It intrigues me, always, that birth and death seem inextricably linked. Often the sole relief at funeral ceremonies is a toddling child, full of hope and light, or the news of a new baby soon to join the family.
I learned this juxtaposition stunningly in November 1963. My obstetrician had just told me at a pre-delivery visit, "I'll see you for a couple more weeks. You don't have any 7-pound-9-ounce baby in there."
I returned home just before noon, to the impossible news of John Kennedy's murder. He was my first presidential vote. In a poem of lament, I reveal my certainty that "if I just don't open my eyes/seal out light/he'll still be there, marshall of our world."
It was into the world he led and inspired that I had birthed Diane the previous year, and now this child.
But he was gone. And nothing has ever been the same, --personally, professionally, politically.
The next morning, my Mayo Clinic Fellow husband, Werner, was fortunately leaving for early morning rounds. I told him I thought I'd better go with him. My mother was there to take care of Diane, and we made arrangements for a babysitter so she could come get me to return home when the hospital laughed at my symptoms.
Another poem ends "six contractions... Catherine in my arms... less time than it had taken him to die... and, certainly, less pain"
The babysitter never did need to come. I called my mother a little after 8 a.m.
"Shall I come get you?"
"I don't think they'll let me out."
"You have a new granddaughter."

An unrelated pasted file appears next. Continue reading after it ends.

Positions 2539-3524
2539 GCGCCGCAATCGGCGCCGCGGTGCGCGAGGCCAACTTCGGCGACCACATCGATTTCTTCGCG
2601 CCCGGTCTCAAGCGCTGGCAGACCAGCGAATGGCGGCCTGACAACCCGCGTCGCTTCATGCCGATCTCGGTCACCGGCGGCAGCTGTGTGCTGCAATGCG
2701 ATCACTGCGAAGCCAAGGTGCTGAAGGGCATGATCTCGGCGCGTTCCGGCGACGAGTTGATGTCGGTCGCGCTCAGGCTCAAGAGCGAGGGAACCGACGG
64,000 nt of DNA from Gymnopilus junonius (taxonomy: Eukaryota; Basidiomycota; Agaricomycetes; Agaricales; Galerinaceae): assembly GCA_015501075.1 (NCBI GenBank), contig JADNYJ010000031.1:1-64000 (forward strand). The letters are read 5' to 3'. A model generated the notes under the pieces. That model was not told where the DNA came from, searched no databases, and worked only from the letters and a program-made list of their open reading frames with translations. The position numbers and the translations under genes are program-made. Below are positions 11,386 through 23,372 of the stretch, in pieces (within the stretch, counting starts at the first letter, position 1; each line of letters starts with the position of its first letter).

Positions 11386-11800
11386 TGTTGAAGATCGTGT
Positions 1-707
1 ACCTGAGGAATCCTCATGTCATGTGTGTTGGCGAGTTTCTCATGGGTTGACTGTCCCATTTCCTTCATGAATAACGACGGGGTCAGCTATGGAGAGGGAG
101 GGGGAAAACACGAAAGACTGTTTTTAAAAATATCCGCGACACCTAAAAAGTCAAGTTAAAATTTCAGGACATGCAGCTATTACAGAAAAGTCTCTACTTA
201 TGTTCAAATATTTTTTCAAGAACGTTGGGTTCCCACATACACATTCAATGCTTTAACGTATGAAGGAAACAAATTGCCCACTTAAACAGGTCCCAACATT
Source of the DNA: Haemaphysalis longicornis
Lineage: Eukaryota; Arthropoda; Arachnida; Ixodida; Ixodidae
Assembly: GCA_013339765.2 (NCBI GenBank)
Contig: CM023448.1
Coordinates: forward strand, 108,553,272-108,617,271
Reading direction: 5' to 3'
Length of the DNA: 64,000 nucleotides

"But, Carolyn, you just left."
In the hospital, they hadn't even put me into a labor room - all were full, as I would later write in a poem, "of mothers come to term/too soon/mourning the young president."
They also sent me home early, because Maternity was so full. We had the other Fellows over for Thanksgiving, as planned. We put Catherine on the table, and she was way smaller than the turkey.
Years later, Princeton University's Alumni Weekly would write of my poem on her graduation, "We love your poem, Hands. We would like to publish it in our Commencement Issue next year." They even paid me, munificently.
One of its stanzas reads
...it was dawn then, too
after Kennedy's murder
the world weeping
you, our only reason
I wrote of being
"unable to tangle our hands
around all of the clocks in America
sweeping all of us forward
toward funerals and televised blood"
it ends with
"...and then I knew
exactly as with birth
without this tumultuous journey
I send this poem aloft, now, to Princeton Patch readers, where Diane and Catherine were raised and educated. And to my daughters. An early birthday card arrived yesterday from the "Kennedy birth" -- urging me to ENJOY!
Early is lucky, as I depart in a few hours for a new tumultuous journey - this afternoon, I will give birth to a new hip at what we used to call Princeton Medical Center.
I won't be able to sit to create Patch posts for some weeks, but will be creating them in my head for you.
And I will be restored to hiker/kayaker by the wonders of Princeton medicine.
Thanks for your loyalty